With the warm weather comes the circus of summer cocktails. You know the ones I’m talking about – the rum punch, the pina colada, the margarita, etc. And while there is nothing inherently wrong with any one these (I happen to be fond of an authentic rum punch), most have been Americanized with the addition of sweet syrups and pre-made mixes that have more chemicals than natural ingredients.
Allow us to offer up an alternative. The Americano.
(Yes, there is a drink and a coffee version)
The Americano cocktail is an International Bartender’s Association (IBA) official drink. Although you may not often see it ordered in a bar, it remains a classic. The cocktail was first served in creator Gaspare Campari‘s bar in the 1860s. Similar to the origin story of the cafe Americano (the coffee), the story maintains that the Italians noticed a surge of Americans who enjoyed drinking the red cocktail – at that time it was called the Milano-Torino. And as a nod to the Americans, the cocktail later became known as the Americano.
It’s a bit of an acquired taste, but there is only one way to find out if you like it!
What you’ll need
Campari is a bitter Italian aperitif and usually hovers at just over 20% alcohol. It is the result of an infusion of herbs and fruit and is characterized by its bright red color. The liqueur was invented all the way back in 1860 and at that time, the red color was actually the result of carmine dye – derived from crushed insects. This was true up until 2006, when the manufacturer stopped using carmine dye, altogether.
Regardless, Campari has been around for a long time. And aside from being an essential ingredient in the classic Negroni, we use it here in the Americano.
Note: If you want to step down the alcoholic content, try substituting Aperol for Campari. It has about half the alcohol content of Campari and even smells and tastes similar.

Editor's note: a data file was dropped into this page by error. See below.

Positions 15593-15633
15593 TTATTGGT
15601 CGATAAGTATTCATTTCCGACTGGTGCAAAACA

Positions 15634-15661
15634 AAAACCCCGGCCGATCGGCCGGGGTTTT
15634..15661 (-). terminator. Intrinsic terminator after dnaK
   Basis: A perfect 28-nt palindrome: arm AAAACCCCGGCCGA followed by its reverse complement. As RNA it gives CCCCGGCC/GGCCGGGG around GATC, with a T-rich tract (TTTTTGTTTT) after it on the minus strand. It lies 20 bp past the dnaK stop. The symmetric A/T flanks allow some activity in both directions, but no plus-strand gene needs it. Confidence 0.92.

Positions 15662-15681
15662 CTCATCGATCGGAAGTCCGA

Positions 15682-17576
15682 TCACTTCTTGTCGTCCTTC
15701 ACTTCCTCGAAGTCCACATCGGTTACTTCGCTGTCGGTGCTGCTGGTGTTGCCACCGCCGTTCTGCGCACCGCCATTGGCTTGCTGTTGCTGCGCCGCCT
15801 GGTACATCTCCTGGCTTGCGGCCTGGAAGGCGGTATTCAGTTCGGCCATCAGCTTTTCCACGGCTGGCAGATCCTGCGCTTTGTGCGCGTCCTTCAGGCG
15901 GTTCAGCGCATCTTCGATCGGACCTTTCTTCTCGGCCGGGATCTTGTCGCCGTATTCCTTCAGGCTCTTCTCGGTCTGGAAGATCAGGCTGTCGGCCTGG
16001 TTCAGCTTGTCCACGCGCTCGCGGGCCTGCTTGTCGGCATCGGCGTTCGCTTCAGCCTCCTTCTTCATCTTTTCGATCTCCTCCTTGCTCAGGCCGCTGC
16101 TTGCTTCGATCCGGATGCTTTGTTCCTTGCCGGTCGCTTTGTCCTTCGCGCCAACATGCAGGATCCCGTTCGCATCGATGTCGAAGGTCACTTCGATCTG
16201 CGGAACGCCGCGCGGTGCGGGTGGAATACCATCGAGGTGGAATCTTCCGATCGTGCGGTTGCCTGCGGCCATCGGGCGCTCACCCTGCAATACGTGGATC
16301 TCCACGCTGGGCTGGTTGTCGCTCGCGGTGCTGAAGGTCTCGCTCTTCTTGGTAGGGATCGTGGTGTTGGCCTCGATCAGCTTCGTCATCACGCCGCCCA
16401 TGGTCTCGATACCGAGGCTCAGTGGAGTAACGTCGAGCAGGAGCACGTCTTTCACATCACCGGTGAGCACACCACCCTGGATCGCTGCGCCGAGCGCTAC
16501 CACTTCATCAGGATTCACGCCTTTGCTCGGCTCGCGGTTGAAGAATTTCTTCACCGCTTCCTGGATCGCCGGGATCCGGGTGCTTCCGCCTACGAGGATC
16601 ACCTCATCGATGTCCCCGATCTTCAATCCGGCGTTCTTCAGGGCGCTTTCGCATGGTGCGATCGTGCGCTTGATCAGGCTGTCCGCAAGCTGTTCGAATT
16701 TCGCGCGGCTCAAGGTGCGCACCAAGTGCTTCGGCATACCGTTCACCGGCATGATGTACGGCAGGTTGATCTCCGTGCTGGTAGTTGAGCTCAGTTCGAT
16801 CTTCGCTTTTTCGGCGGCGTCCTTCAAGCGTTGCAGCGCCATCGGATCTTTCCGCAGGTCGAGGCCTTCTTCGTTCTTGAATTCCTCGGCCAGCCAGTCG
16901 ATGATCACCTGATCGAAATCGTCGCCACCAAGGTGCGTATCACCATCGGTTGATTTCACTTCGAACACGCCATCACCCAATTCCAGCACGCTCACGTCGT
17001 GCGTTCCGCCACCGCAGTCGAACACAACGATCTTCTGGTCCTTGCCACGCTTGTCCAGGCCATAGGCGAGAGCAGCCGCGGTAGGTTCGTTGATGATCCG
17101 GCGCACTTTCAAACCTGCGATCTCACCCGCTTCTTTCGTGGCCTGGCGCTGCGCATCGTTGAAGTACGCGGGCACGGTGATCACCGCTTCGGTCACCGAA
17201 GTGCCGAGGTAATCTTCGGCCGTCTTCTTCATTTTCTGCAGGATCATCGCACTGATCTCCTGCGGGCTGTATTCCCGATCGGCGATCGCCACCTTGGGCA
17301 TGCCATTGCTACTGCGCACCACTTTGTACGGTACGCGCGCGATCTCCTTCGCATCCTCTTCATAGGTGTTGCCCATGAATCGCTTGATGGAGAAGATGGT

There are a handful of great vermouth brands out there, grab whatever you have handy.
Dealer’s choice with the soda water. Brett and I prefer the cheap stuff since we can’t honestly taste a difference between budget soda water and the European cousins when mixed.
Old fashioned glass
An old fashioned drink calls for an old fashioned glass!
We recommend large ice cubes for an updated look and feel. And if it’s hot outside, one large piece of ice will last longer than smaller pieces. Brett and I even went so far as to use one singular ice cube – one that almost fills the glass completely. Just promise us that you won’t use the sad little ice chunks that you find at the corners of your ice cube try.
For garnish! Or, swim upstream and try a grapefruit.
How to make it
Step 1: Mix
1 oz Campari
1 oz sweet vermouth
Combine in the glass over ice
Step 2: Top with soda
Add soda water to your liking. But err on the side of just a splash.
Step 3: Garnish
Carefully peel the orange and add a twist to the glass.
So, there you have it, the Americano. Super easy.
It’s an aperitif that’s perfect for a hot summer afternoon. And one that goes great with a short sleeve linen shirt and seersucker shorts, but that’s a different story.
By Ryan Wagner
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